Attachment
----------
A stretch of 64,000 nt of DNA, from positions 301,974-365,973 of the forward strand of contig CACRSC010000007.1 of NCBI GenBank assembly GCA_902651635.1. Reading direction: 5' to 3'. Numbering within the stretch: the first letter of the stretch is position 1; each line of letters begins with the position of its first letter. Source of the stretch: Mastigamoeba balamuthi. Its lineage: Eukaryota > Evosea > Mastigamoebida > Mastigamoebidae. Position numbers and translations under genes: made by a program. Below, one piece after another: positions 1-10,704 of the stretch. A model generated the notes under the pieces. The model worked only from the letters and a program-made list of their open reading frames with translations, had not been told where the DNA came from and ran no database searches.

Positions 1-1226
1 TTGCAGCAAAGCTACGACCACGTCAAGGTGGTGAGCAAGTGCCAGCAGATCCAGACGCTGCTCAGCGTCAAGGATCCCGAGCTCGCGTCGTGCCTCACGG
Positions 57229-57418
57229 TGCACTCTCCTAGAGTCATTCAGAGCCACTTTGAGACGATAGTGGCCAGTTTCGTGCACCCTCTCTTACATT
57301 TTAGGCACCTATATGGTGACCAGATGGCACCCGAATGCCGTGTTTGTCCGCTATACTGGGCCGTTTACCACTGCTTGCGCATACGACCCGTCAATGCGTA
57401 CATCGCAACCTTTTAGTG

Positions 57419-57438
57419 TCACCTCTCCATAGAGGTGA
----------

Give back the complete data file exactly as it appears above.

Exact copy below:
A stretch of 64,000 nt of DNA, from positions 301,974-365,973 of the forward strand of contig CACRSC010000007.1 of NCBI GenBank assembly GCA_902651635.1. Reading direction: 5' to 3'. Numbering within the stretch: the first letter of the stretch is position 1; each line of letters begins with the position of its first letter. Source of the stretch: Mastigamoeba balamuthi. Its lineage: Eukaryota > Evosea > Mastigamoebida > Mastigamoebidae. Position numbers and translations under genes: made by a program. Below, one piece after another: positions 1-10,704 of the stretch. A model generated the notes under the pieces. The model worked only from the letters and a program-made list of their open reading frames with translations, had not been told where the DNA came from and ran no database searches.

Positions 1-1226
1 TTGCAGCAAAGCTACGACCACGTCAAGGTGGTGAGCAAGTGCCAGCAGATCCAGACGCTGCTCAGCGTCAAGGATCCCGAGCTCGCGTCGTGCCTCACGG
Positions 57229-57418
57229 TGCACTCTCCTAGAGTCATTCAGAGCCACTTTGAGACGATAGTGGCCAGTTTCGTGCACCCTCTCTTACATT
57301 TTAGGCACCTATATGGTGACCAGATGGCACCCGAATGCCGTGTTTGTCCGCTATACTGGGCCGTTTACCACTGCTTGCGCATACGACCCGTCAATGCGTA
57401 CATCGCAACCTTTTAGTG

Positions 57419-57438
57419 TCACCTCTCCATAGAGGTGA